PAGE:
+1 212 318 2000
Europe, Middle East, & Africa
+44 20 7330 7500
+65 6212 1000
A copyright holder's motion for voluntary dismissal of an infringement claim without prejudice was unwarranted in a case in which a defendant would be prejudiced by losing the benefit of previous rulings favorable to him, the U.S. District Court for the Northern District of California ruled April 23 (AF Holdings L.L.C. v. Navasca, N.D. Cal., No. 3:12-cv-02396-EMC, 4/23/13).
Judge Edward M. Chen found that AF Holdings L.L.C., was seeking to dismiss the case so as to avoid an adverse determination on the merits, as well as the adverse effect of other unfavorable, though not necessarily dispositive, rulings.
AF initiated this claim and others against unknown John Doe defendants, and identified the defendant in this case, Joe Navasca, through expedited discovery. Along the way, however, AF encountered rough going in a number of the cases, including skepticism over AF's standing and orders to post bonds. In this case, the court also expressed concern over the plaintiff's claims of evidence spoliation and its ability to prove that Navasca, one of six residents in the household where the IP address in issue was used, was the infringing culprit.
Under Fed. R. Civ. P. 41, a plaintiff can voluntarily dismiss its claim by notice without the court's intervention so long as the defendant has not filed an answer. But since Navasca had filed an answer here, a voluntary dismissal required court approval. The court granted AF's motion to dismiss, but with prejudice.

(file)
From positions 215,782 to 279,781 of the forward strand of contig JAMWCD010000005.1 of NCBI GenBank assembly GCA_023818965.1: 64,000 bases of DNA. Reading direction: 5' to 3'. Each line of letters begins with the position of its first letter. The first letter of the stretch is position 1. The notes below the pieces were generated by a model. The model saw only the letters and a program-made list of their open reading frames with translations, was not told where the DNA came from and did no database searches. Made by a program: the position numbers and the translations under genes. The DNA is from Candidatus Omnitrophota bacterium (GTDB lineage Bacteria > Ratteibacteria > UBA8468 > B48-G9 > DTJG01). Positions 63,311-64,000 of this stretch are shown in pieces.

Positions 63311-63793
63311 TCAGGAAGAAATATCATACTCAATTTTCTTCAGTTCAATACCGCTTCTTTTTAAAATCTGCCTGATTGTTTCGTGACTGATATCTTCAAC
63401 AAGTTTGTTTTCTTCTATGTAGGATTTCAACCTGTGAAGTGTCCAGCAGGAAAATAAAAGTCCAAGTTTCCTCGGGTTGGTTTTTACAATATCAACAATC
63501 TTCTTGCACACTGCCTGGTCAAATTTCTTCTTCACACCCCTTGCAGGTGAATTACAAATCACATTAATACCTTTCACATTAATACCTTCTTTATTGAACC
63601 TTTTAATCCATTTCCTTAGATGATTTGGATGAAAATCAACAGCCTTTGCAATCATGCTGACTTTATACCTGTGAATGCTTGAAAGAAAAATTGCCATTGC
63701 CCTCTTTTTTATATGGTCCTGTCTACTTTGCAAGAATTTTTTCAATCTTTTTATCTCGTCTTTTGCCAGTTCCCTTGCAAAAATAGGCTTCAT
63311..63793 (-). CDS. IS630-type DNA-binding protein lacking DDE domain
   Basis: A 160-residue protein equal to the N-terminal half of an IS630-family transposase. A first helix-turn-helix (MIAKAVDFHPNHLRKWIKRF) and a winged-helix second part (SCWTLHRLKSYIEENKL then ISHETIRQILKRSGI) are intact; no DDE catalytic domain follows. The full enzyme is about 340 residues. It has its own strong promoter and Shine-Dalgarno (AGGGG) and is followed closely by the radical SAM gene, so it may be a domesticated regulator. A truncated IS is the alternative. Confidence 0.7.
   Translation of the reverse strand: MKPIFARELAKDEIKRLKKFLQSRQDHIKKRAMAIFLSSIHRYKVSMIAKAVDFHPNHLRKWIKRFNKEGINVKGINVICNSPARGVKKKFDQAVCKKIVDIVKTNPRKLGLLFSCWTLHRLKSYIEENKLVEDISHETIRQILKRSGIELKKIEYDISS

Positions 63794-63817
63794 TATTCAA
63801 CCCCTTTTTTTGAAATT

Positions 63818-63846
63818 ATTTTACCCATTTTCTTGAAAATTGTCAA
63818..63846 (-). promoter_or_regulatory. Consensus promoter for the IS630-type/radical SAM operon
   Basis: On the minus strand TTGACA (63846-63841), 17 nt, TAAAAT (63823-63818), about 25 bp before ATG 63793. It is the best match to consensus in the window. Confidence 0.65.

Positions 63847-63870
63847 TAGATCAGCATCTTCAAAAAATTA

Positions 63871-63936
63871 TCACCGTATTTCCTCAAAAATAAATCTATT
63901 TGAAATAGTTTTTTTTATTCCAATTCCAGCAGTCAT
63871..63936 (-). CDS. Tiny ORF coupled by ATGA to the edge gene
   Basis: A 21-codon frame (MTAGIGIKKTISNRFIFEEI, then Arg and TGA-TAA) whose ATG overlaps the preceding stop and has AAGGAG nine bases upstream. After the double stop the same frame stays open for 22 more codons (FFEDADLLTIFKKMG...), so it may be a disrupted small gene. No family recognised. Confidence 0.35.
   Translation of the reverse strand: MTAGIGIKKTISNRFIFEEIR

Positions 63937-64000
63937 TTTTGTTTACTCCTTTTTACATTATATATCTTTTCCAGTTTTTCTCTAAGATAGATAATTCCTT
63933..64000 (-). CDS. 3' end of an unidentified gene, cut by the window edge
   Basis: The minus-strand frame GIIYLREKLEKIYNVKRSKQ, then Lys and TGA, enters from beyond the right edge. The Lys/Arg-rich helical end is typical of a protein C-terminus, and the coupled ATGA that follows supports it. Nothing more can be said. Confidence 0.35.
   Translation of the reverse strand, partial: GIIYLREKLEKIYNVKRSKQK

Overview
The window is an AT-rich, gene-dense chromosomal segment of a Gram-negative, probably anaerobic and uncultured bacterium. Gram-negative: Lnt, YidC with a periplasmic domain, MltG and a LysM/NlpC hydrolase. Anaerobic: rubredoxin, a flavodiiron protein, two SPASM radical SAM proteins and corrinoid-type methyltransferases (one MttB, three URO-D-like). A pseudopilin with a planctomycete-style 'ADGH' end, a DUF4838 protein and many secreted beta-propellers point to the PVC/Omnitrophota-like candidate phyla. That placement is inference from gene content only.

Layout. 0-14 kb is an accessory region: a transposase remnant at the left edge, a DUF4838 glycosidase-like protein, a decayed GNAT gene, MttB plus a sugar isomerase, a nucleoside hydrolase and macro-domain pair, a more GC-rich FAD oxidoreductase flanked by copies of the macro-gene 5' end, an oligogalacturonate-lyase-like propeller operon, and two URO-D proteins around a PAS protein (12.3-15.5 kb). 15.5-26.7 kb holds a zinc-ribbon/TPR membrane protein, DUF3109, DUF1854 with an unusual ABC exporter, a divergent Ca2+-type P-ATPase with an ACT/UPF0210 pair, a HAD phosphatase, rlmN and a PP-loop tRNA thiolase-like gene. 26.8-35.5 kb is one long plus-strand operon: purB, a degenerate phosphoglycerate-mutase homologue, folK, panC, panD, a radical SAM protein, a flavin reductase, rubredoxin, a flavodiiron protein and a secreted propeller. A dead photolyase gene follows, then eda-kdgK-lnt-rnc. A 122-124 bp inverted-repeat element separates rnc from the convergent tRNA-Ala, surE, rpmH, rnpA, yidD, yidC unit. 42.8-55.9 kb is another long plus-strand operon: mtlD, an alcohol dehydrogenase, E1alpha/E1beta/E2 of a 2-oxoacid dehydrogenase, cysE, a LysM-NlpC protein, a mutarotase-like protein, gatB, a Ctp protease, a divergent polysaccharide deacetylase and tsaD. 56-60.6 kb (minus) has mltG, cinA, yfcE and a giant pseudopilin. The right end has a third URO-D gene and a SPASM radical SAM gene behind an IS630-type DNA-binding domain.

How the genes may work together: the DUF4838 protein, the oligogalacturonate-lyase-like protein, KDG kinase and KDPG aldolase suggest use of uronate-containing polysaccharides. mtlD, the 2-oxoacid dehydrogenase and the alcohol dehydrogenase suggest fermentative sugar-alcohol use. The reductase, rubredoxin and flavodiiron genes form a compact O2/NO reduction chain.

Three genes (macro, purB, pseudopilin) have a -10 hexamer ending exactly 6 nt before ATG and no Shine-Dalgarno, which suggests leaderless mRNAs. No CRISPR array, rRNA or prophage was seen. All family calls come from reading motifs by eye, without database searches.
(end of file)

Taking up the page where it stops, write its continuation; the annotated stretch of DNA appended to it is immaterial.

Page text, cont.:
It was not impressed by AF's argument that it could not afford the bonds. “A plaintiff cannot invoke the benefits of the judicial system without being prepared to satisfy its obligations as a litigant.” The court said its order did not bar Navasca from filing a motion for attorneys' fees.
All Bloomberg BNA treatises are available on standing order, which ensures you will always receive the most current edition of the book or supplement of the title you have ordered from Bloomberg BNA’s book division. As soon as a new supplement or edition is published (usually annually) for a title you’ve previously purchased and requested to be placed on standing order, we’ll ship it to you to review for 30 days without any obligation. During this period, you can either (a) honor the invoice and receive a 5% discount (in addition to any other discounts you may qualify for) off the then-current price of the update, plus shipping and handling or (b) return the book(s), in which case, your invoice will be cancelled upon receipt of the book(s). Call us for a prepaid UPS label for your return. It’s as simple and easy as that. Most importantly, standing orders mean you will never have to worry about the timeliness of the information you’re relying on. And, you may discontinue standing orders at any time by contacting us at 1.800.960.1220 or by sending an email to firstname.lastname@example.org.
Put me on standing order at a 5% discount off list price of all future updates, in addition to any other discounts I may quality for. (Returnable within 30 days.)
Notify me when updates are available (No standing order will be created).